From Alan Shearers stunning statement of intent to the White Feather making his mark on Teesside, half a dozen memorable debut starts to the season
1) Alan Shearer (Crystal Palace v Blackburn, 1992)
The first exchanges of the new Premier League were bathed in iridescent sunshine and the glow felt even warmer after a humdinger at Selhurst Park. Alan Shearer had turned 22 two days previously; he had cost newly-promoted Blackburn, awash with Jack Walkers millions and carefree with ambition, a stunning 3.6m to snare from Southampton for context, Neymar was six months old at the time and there was considerable fascination in whether the trade between two unfashionable clubs would be successful.
At first things did not look promising. Mark Bright headed in a Richard Shaw cross to open the scoring for Palace on 37 minutes; that was cancelled out when Stuart Ripley produced a similar finish from Mike Newells centre but by the break Shearer had looked subdued. The roof was then raised early in the second half when Gareth Southgate, meeting a Bobby Mimms punch with interest, battered a shot in from range to notch his first league goal and one he is unlikely to have ever bettered.
That put Shearer firmly in the shade, but not for long. His first goal was stunning. It owed plenty to Newell, who nodded a long clearance perfectly into his path, but the cushioned first touch and looped half-volley over Nigel Martyn from 25 yards were works of perfection. There was no wheeling away with a solitary arm in the air for this one Shearer dashed over to beyond the corner flag and celebrated in front of the away supporters. He could do so again 15 minutes later, bringing the ball in from the left and, unhindered by the home defence, curled with deadly accuracy past Martyn who was a little slow to get across if we are being fussy from a similar distance. Simon Osborn equalised at the death, but the new signings contribution had signposted a new era even if nobody could quite anticipate just how spectacular his career, and indeed the pull of the Premier League, would go on to be. NA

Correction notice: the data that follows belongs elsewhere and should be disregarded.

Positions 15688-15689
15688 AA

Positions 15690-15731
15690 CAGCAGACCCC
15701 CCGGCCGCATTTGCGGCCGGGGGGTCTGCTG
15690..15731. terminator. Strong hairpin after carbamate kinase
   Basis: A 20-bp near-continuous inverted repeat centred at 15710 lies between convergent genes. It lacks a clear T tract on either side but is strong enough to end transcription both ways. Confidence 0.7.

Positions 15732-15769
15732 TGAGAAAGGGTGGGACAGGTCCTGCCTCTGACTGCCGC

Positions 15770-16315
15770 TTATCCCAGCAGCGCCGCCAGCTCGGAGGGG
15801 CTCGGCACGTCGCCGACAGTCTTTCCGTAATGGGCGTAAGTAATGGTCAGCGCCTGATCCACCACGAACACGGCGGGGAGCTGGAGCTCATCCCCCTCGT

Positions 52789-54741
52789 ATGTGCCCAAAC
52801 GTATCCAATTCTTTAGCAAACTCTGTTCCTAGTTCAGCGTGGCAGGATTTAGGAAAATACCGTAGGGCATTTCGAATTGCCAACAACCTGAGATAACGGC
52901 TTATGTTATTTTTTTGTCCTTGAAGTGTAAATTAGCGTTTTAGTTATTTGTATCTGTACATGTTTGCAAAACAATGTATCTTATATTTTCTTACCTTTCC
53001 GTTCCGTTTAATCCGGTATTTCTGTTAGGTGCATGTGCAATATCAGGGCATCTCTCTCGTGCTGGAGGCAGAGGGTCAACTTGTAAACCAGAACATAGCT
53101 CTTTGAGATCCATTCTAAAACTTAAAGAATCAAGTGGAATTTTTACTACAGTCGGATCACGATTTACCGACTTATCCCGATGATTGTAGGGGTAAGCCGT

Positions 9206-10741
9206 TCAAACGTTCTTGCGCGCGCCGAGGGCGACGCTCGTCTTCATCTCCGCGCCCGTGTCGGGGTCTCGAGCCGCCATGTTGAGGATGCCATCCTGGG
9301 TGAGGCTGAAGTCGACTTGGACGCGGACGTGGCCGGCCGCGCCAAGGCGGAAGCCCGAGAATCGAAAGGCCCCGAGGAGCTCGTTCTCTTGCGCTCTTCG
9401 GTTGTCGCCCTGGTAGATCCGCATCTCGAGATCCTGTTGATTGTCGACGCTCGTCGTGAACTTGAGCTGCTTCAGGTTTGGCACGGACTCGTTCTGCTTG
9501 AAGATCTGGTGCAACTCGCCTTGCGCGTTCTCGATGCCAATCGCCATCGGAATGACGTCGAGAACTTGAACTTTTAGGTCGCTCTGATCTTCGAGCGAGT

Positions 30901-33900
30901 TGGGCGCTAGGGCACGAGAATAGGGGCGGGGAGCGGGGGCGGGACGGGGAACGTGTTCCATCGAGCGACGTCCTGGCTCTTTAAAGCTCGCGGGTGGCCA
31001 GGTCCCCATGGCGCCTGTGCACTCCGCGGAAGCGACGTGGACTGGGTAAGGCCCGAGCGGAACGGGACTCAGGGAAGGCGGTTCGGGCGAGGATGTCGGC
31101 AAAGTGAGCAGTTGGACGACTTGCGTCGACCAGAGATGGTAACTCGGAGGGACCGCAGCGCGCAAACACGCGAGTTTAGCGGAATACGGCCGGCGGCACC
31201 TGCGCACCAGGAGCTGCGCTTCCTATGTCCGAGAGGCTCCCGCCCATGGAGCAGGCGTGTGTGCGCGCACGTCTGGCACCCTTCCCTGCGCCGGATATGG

2) Jrgen Klinsmann (Tottenham v Sheffield Wednesday, 1994)
The summer of 1994 was ostensibly a grim one for Tottenham. After being found guilty of making irregular payments to players, they were fined 600,000, docked 12 points and banned from the FA Cup (the fine was later increased, but the other punishments removed), so they seemingly tried to wash their troubles away by recruiting an absurd coterie of super-glamourous players. Ilie Dumitrescu and Gica Popescu were brought in from Steaua Bucharest and PSV respectively, but the real jewel was of course Jrgen Klinsmann, bought from Monaco. We had to buy someone big because people were doubting our commitment, said manager Ossie Ardiles.
Big, yes, but not exactly a sure thing: Klinsmann was 30, had only scored 10 goals the previous season after missing chunks of it with a knee injury. But any suggestion he would be a dud were dispelled 82 minutes into his debut, against Sheffield Wednesday at Hillsborough. As one of [Darren] Andertons deceptive, drifting crosses floated into the goalmouth, wrote David Lacey in the Guardian, he took one pace forward, two steps back and so completely fooled [Des] Walker that he appeared to score with a free header. It was nothing of the kind. Klinsmann put a lot of thought into his first English goal. Shortly afterwards he was taken from the field on a stretcher after clashing heads with Walker, but emerged with his faculties intact enough to offer some thoughts on his new dressing room. The chaps accepted me immediately, he said. They saw a guy come in whos very simple, like them. Er, thanks Jrgen. NM